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Investors have been trying to diversify into new markets and products, hoping alternative investment methods yield higher returns or may just be safer than the traditional ones. Arts wine and stamps have been in few portfolios up to the moment, but the trend has been gaining some popularity as I keep bumping into more and more news articles about it – probably due to the economic crisis effect.
Most stamps can only sell for a fraction of the listed value and only a few are considered rare. Although some particular stamps have great value, entire collections can be sold for more. Of course, a collectible for investment should be considered when it is in great condition. Stamps are easy to be kept, although rare ones are better off locked and insured – the way they are kept can ensure the investment will not be ruined with time. Of course, stamps to invest in are not those you typically find in your mail or bought for a couple of hundreds. These are quite expensive and very, very rare.
For investors, the current available measuring tool is the Stanley Gibbons Stamp Price Index. The STGI100, listed in Bloomberg, was discontinued this month (February 2013), according to the Bloomberg website. The index was calculated by the prices (retail and auction) from the 100 most frequently traded stamps. Other 2 indexes exist: STGIGB30 Index and the STGIGB25 Index, also listed in Bloomberg. The first treats rare British 30 most traded stamps, while the second treats British stamps over the value of £10,000.(Please refer to Stanley Gibbons’ official website for details).
I find it quite interesting that all the indexes by Stanley Gibbons show a continuous increase of stamp prices over the years – immune to both economic booms and crisis. Given that the company is a stamp dealer itself, I would recommend an investor does his/her own research before investing. There are no 100% safe investments, and most definitely one shouldn’t believe on an upward sloping curve that never goes down (see Stanley Gibbons’ charts bellow, taken from their official website).
My trusted stamp dealer from Basel, over a conversation about catalogue prices between 2010 and 2012 did mention the prices lowering – of course, non-investment items. But that is how markets go: up and eventually down. Generally, stamp experts may know when they could get a bargain (and make a profit out of it).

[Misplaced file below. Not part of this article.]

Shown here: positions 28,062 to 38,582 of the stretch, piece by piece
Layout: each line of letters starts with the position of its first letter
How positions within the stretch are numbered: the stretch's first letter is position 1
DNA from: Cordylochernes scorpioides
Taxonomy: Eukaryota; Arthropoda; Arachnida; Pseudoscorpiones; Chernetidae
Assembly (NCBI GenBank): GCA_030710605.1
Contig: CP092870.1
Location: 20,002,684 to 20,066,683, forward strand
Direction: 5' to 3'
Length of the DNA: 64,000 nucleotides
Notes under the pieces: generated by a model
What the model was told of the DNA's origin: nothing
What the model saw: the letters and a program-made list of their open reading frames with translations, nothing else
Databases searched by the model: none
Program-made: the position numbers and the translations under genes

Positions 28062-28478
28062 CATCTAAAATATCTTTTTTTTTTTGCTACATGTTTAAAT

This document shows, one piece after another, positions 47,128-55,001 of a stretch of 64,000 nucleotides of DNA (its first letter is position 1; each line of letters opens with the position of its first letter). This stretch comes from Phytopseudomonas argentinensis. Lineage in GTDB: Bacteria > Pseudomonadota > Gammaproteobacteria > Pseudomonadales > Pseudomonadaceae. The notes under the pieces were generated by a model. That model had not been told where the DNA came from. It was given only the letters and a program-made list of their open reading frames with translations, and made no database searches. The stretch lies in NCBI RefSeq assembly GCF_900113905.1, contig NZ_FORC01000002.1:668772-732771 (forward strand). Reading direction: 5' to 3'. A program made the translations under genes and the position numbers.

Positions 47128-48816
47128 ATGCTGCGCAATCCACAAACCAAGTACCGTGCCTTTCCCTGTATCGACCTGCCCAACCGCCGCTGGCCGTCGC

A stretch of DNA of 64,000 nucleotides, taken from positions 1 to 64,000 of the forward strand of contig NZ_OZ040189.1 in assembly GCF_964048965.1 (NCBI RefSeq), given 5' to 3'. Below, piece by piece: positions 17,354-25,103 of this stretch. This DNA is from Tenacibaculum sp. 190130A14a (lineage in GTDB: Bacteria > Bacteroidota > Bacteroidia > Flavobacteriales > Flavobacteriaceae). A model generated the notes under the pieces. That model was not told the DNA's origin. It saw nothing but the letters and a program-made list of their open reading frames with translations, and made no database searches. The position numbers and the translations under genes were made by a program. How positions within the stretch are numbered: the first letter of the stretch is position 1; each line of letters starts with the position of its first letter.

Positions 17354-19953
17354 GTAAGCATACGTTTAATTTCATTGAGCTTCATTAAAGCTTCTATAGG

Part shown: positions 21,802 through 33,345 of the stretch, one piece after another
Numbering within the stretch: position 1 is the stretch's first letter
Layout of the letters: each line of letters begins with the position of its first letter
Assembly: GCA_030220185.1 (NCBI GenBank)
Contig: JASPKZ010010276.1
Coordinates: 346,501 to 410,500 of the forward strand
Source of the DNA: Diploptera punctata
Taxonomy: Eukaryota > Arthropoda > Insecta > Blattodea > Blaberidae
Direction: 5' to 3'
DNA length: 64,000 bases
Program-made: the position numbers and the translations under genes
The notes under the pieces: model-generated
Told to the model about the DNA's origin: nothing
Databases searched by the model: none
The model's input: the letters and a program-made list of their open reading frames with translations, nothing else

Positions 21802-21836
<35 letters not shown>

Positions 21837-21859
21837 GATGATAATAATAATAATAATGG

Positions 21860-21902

Stamps were very popular investments especially in the US between the late 1970s and early 1980s. Stamp prices were over the roof when the bubble burst. (more information in Wright, Paul. Zurich Investment & Savings Handbook 2004-2005. Pearson Education Ldt. UK edition, 2005). Nowadays, the stamp market has been mostly growing in emerging markets, like the BRIC countries, where new collectors and investors have emerged.
Among the advantages of investing in them, one may list an obvious few: stamps are tangible assets, relatively easy to store, investors enjoy anonymity and rare stamps will always be rare. Disadvantages: it will not yield periodic returns, stamps may be damaged if not taken proper care (losing value), the transaction commission may be high in comparison to gains and it is hard to spot which and where the golden ones are and predict who will want them in the future.
Overall, understanding the stamp market and knowledge about stamps are key success factors, and knowing varieties (some cancelation, gum, errors) define stamp prices. This is especially important for those who are willing to invest in stamps that cost less than millions. I believe when hobby and money can be combined, that’s great, but usually investors and collectors have different perspectives, hopes and expectations. Investing in stamps requires care, and there are hundreds expressing opinions pro and against it – if you are thinking about it, just think with care.
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